The .xxx sTLD is not and will not be the smashing success which ICM had predicted precisely for one of the reasons we had pointed out all along: the so-called sponsoring community did not support it and in fact outright opposes it. There is little likelihood that it will flock to other, similar TLD strings in the near future.

But whatever ICANN ultimately does with respect to sex-specific TLDs in the future, it should reject any attempt by ICM—or anyone else—to corner the market in such TLDs.

One of the principal advantages of the roll-out of thousands of new TLDs is the competition engendered among Registries. To the extent that this would bring market pricing mechanisms to bear on the TLD name space, this is a healthy development. But it would be entirely undercut by allowing one business entity to control multiple TLDs focusing on any single topic.

ICM’s application for multiple sex-specific TLDs demonstrates just what FSC has always said about it. ICM has never been an industry-based or industry-originated effort at self-regulation or even at staking out a particular portion of the Internet TLD name space (which, as we’ve said, the adult entertainment industry has no interest in doing).

Rather ICM has attempted and is attempting to use ICANN to establish ICM as the feudal overlord of all adult entertainment sites on the Internet.

This is not Internet freedom nor is it even Internet entrepreneurship.

It is rent seeking, pure and simple.

Even worse, it is an effort—which can hardly be accidental—to establish an ICM monopoly position in the market—to the extent that there is or ever will be one—in sex-specific TLDs. ICANN should block this effort, just as it should block any similarly monopolizing proposals in other areas.

“During the long debate over its .xxx application, ICM and its supporters from within the ICANN community repeatedly stressed that .xxx would be acceptable only because it was to be a _sponsored_ TLD, and thus provide for the regulation which was somehow supposed to be appropriate for this content. This always struck us as dangerous and condescending, and we said so. But now it also seems false, because ICM now seeks control over additional sex-specific TLDs which are not subject to any of the supposed sTLD regulatory “benefits,” whether they arise so-called self-regulation or otherwise. ICANN can evaluate ICM’s say-anything-for-now tactics for itself, but others, of course, will be watching to see whether ICANN engages in independent evaluation or simply decides to hand out as many land-rush tickets to particular applicants as they wish to ask for.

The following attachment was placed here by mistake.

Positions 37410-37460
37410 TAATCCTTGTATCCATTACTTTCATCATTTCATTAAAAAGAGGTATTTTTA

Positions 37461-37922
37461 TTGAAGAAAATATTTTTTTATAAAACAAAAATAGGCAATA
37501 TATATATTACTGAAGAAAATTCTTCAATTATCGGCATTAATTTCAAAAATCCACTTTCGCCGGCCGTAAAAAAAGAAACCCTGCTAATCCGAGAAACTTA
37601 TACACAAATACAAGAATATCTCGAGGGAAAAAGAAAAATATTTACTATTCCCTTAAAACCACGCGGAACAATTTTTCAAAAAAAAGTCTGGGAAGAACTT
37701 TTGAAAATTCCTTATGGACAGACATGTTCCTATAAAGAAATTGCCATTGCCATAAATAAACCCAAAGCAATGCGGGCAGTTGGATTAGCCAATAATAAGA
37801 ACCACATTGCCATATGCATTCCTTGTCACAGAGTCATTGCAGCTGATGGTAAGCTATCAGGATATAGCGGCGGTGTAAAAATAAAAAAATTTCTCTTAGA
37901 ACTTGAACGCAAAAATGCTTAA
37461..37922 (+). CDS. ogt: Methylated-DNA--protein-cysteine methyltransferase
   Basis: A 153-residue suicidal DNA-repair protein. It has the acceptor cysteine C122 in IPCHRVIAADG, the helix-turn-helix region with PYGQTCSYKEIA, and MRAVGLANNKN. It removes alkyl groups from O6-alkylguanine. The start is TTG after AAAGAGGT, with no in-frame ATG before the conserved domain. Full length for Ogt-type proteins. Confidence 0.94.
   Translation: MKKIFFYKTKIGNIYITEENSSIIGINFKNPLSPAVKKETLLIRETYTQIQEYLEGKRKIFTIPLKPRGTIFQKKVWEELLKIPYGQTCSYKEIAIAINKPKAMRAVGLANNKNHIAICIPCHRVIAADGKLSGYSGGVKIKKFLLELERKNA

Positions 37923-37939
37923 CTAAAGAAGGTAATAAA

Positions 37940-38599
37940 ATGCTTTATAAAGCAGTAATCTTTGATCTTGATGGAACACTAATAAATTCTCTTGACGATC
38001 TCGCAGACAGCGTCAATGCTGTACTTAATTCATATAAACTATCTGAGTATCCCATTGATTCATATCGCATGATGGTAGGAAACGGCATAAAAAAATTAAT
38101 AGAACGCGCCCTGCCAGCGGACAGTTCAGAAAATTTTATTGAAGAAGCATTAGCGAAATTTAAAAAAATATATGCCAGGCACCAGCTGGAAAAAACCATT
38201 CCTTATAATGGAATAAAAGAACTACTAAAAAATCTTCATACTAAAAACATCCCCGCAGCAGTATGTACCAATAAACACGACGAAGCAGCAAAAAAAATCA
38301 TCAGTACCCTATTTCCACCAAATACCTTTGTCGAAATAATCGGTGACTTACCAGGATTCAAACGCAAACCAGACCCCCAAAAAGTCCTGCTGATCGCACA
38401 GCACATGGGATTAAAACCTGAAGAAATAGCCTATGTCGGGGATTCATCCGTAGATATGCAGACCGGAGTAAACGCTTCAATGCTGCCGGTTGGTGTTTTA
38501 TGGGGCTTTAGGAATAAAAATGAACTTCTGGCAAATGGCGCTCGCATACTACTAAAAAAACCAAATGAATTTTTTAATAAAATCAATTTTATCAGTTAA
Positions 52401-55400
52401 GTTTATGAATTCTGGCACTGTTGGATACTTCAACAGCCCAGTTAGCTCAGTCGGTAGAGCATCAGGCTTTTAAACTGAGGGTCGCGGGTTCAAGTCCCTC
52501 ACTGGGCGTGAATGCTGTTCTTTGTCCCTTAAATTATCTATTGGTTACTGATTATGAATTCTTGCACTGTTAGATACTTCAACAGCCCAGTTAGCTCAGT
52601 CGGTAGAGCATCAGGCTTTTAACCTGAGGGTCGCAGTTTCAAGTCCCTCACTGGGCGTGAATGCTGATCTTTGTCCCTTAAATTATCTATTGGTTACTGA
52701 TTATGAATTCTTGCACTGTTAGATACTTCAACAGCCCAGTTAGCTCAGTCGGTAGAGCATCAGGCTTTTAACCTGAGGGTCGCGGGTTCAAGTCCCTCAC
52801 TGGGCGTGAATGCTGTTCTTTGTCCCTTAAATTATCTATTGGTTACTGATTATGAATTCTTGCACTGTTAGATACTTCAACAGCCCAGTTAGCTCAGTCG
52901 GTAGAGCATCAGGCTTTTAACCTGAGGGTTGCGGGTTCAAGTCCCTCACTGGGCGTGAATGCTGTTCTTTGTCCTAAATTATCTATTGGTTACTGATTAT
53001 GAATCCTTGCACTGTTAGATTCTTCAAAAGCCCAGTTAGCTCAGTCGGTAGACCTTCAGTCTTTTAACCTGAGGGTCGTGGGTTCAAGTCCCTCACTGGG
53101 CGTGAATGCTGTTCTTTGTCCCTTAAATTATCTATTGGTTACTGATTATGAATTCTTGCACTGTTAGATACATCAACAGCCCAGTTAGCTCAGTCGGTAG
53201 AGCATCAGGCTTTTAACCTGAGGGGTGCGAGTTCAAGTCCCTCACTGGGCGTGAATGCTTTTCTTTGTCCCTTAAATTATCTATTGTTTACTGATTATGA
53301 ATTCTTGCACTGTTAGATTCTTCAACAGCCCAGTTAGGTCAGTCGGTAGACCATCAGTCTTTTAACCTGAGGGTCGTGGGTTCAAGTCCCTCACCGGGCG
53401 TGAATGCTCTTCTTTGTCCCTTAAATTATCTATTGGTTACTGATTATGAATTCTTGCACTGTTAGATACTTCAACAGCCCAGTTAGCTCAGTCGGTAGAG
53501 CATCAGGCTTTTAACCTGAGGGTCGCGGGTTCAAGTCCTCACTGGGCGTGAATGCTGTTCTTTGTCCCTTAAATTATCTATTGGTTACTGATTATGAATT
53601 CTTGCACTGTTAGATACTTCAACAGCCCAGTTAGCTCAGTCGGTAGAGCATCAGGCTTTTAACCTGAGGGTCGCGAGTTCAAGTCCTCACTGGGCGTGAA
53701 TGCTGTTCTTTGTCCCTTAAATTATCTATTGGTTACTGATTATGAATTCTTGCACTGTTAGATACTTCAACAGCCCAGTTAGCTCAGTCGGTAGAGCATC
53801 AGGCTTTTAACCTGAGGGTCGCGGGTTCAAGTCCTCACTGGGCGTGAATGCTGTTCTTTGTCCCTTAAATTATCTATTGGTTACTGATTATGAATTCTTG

Even beyond the straightforward monopoly concerns and the questions which ICM’s own statements and conduct raise about its business purposes, there remain questions about the relationship between the proposed new TLDs—in the hands of ICM—and the .xxx sTLD. To the extent that ICM seeks new TLDs to sell as added value to its overpriced .xxx domain names, this represents an abuse of the expanded gTLD name space concepts. If the .xxx sTLD cannot generate enough revenues, then it should be allowed to fail for the reasons which we and many others predicted. It should not be propped up and bailed out with additional general TLDs. On the other hand, if ICM promises to separate the operations of the TLDs completely, then one wonders what interest ICM—especially in light of its many past statements about the benefits of sponsorship (when only sTLDs were on the table)–is interested in .adult, .porn, or .sex at all. At the very least, ICANN should stop taking ICM’s word on these matters and require strict separation between .xxx and the gTLDs. ICANN should leave ICM to make what it can of .xxx and save other sex-specific TLDs for others—preferably some from within the adult entertainment industry—should a genuine interest in such TLDs ever arise from the community which would use them.

Throughout the long .xxx debate, FSC repeatedly raised its concern that ICANN is ignoring questions about freedom of expression on the Internet. On the one hand, ICANN foreswears interest in the issue, claiming only a concern over the technical aspects of the Internet. On the other hand—especially when there seems to be money to be made by long-time ICANN business supporters—it is ready to entertain TLD proposals without any sort of formalized evaluation of their potential impact on Internet expression or on Internet censorship. Whatever happens regarding sex-specific TLDs in the distant future, ICANN’s neglect of free expression issues—naive or otherwise, benign or otherwise—must end. ICANN should establish one or more working groups on freedom of expression and those working groups should play a role in evaluating any and all proposals for speech-sensitive TLDs. And more immediately, ICANN should reject ICM’s current gTLD proposals, hold ICM to its prior statements, and prevent ICM from building an exclusive Internet porn empire.